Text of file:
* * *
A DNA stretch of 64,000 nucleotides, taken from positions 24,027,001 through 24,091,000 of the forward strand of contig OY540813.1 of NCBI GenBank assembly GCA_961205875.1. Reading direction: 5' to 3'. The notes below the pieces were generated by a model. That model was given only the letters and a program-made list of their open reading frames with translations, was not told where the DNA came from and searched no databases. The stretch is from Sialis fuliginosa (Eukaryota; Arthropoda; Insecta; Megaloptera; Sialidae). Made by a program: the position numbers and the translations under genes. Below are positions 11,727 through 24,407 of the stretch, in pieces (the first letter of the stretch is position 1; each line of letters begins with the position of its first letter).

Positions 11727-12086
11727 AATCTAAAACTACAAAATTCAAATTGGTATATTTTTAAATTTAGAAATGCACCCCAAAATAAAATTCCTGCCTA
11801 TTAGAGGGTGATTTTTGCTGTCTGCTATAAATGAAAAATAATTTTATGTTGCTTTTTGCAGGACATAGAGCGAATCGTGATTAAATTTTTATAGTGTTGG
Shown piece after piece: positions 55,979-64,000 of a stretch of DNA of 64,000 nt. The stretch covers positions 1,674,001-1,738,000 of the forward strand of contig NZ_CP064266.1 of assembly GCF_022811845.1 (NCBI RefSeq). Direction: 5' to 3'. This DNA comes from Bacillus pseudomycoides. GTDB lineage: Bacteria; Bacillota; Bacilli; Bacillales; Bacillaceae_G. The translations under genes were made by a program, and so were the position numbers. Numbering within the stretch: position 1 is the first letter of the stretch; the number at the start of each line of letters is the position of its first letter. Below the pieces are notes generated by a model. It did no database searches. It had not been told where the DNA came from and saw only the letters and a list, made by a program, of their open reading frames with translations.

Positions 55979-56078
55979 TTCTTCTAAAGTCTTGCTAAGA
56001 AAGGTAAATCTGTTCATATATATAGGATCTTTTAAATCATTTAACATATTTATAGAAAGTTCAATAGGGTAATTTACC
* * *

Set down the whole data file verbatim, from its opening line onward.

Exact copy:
A DNA stretch of 64,000 nucleotides, taken from positions 24,027,001 through 24,091,000 of the forward strand of contig OY540813.1 of NCBI GenBank assembly GCA_961205875.1. Reading direction: 5' to 3'. The notes below the pieces were generated by a model. That model was given only the letters and a program-made list of their open reading frames with translations, was not told where the DNA came from and searched no databases. The stretch is from Sialis fuliginosa (Eukaryota; Arthropoda; Insecta; Megaloptera; Sialidae). Made by a program: the position numbers and the translations under genes. Below are positions 11,727 through 24,407 of the stretch, in pieces (the first letter of the stretch is position 1; each line of letters begins with the position of its first letter).

Positions 11727-12086
11727 AATCTAAAACTACAAAATTCAAATTGGTATATTTTTAAATTTAGAAATGCACCCCAAAATAAAATTCCTGCCTA
11801 TTAGAGGGTGATTTTTGCTGTCTGCTATAAATGAAAAATAATTTTATGTTGCTTTTTGCAGGACATAGAGCGAATCGTGATTAAATTTTTATAGTGTTGG
Shown piece after piece: positions 55,979-64,000 of a stretch of DNA of 64,000 nt. The stretch covers positions 1,674,001-1,738,000 of the forward strand of contig NZ_CP064266.1 of assembly GCF_022811845.1 (NCBI RefSeq). Direction: 5' to 3'. This DNA comes from Bacillus pseudomycoides. GTDB lineage: Bacteria; Bacillota; Bacilli; Bacillales; Bacillaceae_G. The translations under genes were made by a program, and so were the position numbers. Numbering within the stretch: position 1 is the first letter of the stretch; the number at the start of each line of letters is the position of its first letter. Below the pieces are notes generated by a model. It did no database searches. It had not been told where the DNA came from and saw only the letters and a list, made by a program, of their open reading frames with translations.

Positions 55979-56078
55979 TTCTTCTAAAGTCTTGCTAAGA
56001 AAGGTAAATCTGTTCATATATATAGGATCTTTTAAATCATTTAACATATTTATAGAAAGTTCAATAGGGTAATTTACC